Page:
While most local pharmaceutical firms claim that without an effective drug regulatory authority and level-playing field, competing with India in open trade of finished medicines is impossible, one Pakistani company believes it will increase the industry’s export potential.
Getz Pharma, the largest exporter of Pakistani medicines, says open trade with New Delhi will benefit consumers and help Pakistani pharmaceuticals achieve global standards through joint ventures.
In the long term, Pakistan will benefit from liberalised trade with India, said Getz Pharma CEO Khalid Mahmood. Explaining his point, he said, India is a global pharmaceutical giant having 150 United States Food and Drugs Authority (FDA) validated plants. Bangladesh and Jordan for example, Mahmood said, have benefitted by acquiring technical assistance from FDA validated companies in India.
With a population of about 6 million, Jordan has four FDA approved plants, he said, adding Pakistan with a population of over 180 million doesn’t have even one such plant.
If India and Pakistan can do joint ventures, Mahmood said, the latter will benefit a great deal and even achieve global standards; not to mention increase its exports.
The $2 billion Pakistani pharma industry has an annual growth rate of 29% and exports $100 million worth of medicines to 60 countries.
Regarding competition, Mahmood said Getz Pharma is exporting generic medicines to 18 countries covering most of Far East, Africa and Asia. In most countries, he said, his company is beating its Indian counterparts. “If we can beat them outside Pakistan, there is no reason why we can’t compete with them in our own country,” he said. Furthermore, big Indian companies are not a real threat, he said, as they are targeting markets of North America, Europe, Japan and the Middle East for they get better price there.
But being a larger economy, India has advantage to manufacture cheaper medicines, a fact that can’t be ignored and rightly worries local pharmaceuticals who have invested millions in the industry.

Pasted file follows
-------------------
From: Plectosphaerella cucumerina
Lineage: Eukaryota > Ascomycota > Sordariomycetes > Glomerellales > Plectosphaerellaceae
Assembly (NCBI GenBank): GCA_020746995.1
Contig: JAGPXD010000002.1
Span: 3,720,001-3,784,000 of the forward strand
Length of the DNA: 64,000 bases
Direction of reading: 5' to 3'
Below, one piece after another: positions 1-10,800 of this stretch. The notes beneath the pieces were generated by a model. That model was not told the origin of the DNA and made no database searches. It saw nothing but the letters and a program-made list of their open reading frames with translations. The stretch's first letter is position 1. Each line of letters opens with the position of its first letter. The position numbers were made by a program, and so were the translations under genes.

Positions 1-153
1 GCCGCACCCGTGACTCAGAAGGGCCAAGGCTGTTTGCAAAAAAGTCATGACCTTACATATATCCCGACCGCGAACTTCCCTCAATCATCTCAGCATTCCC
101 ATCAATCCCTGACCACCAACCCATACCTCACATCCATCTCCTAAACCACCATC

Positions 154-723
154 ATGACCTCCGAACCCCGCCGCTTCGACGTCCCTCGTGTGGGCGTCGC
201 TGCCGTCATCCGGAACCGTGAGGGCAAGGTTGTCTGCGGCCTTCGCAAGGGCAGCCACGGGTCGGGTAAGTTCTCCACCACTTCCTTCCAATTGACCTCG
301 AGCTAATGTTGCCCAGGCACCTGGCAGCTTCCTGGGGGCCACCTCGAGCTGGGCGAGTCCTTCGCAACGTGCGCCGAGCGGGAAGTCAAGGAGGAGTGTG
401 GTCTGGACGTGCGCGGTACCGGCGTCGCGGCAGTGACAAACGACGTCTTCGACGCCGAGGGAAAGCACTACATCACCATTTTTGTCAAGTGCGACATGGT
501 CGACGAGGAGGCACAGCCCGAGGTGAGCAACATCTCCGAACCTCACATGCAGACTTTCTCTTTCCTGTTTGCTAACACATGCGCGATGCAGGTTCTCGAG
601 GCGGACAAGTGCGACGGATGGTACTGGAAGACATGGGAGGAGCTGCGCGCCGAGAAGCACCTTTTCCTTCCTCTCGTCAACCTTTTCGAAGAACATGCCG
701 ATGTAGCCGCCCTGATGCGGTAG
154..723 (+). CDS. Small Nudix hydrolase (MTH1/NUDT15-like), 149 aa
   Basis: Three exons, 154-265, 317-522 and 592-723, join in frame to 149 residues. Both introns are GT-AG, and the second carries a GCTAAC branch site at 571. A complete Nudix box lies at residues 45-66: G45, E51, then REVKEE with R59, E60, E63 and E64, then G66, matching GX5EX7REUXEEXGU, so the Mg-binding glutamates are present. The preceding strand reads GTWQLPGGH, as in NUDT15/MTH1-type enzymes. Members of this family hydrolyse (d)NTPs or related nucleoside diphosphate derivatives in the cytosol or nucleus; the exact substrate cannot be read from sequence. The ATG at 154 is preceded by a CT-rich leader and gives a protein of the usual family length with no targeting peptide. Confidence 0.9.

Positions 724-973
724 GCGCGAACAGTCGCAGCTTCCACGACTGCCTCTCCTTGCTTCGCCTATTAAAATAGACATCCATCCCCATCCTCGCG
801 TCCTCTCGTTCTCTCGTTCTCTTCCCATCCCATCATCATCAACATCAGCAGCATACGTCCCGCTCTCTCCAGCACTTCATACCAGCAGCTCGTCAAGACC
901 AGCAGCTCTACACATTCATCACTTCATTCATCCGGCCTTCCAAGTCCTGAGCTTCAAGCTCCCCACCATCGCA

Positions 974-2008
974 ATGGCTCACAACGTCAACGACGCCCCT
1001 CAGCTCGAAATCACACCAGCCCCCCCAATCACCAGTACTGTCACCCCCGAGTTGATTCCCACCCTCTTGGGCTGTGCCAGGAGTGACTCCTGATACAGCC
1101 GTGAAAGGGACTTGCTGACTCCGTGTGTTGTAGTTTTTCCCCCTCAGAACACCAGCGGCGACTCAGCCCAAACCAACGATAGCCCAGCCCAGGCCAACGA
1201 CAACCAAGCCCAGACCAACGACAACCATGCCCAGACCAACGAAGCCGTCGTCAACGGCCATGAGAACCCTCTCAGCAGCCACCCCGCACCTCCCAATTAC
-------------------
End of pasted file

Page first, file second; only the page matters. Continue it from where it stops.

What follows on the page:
However, cheaper imported medicines have not been able to capitalise the market so far. Pakistan has been importing Chinese medicines, the cheapest available, for the last 20 years but their market share in the country is hardly 1% in terms of value, Mahmood said.
Giving another example, he said Gideon Richter, a Hungarian company, has also been exporting cheap medicines, which are also manufactured in Pakistan, but their market share is not even 0.01% in terms of sales.
“If you don’t learn to compete, your consumer will be deprived of better quality and price,” he said. It’s the industry’s duty to become competent or it will be the loss of their consumers, he added.
Like Mahmood, an official from a leading multinational pharmaceutical, who requested not to be named, also said the number of pharmaceuticals is increasing but no one is paying attention to manufacturing standards.
Smuggling of spurious and substandard Indian medicines, the official said, can be controlled through increased surveillance. However, there is no surveillance system currently in place. There should be drug regulatory authority in place without which the industry will suffer, he said.
On the other hand, Pakistan Pharmaceutical Manufacturers Association (PPMA) has categorically demanded a ban on imports of finished medicines from India. PPMA Chairman and Global Pharma CEO Muhammad Asad believes that India will dump substandard - and possibly spurious – medicines to Pakistani market.
Large-scale manufacturing helps India make cheaper drugs, Asad said, and leaves the local industry – not yet ready for competition – with little profit margin, which will adversely affect the industry.
PPMA has already submitted its recommendations to Trade Development Authority of Pakistan’s (TDAP) special committee that has been tasked with preparing sector specific reports regarding open trade.
According to Habib Nawaz, Staff Officer to Secretary TDAP, PPMA has recommended for Indian imports of raw material, medical equipment, packaging material, machinery and some medicines not manufactured in Pakistan, but demanded to place finished medicines in the negative list.
Published in The Express Tribune, November 27th, 2011.
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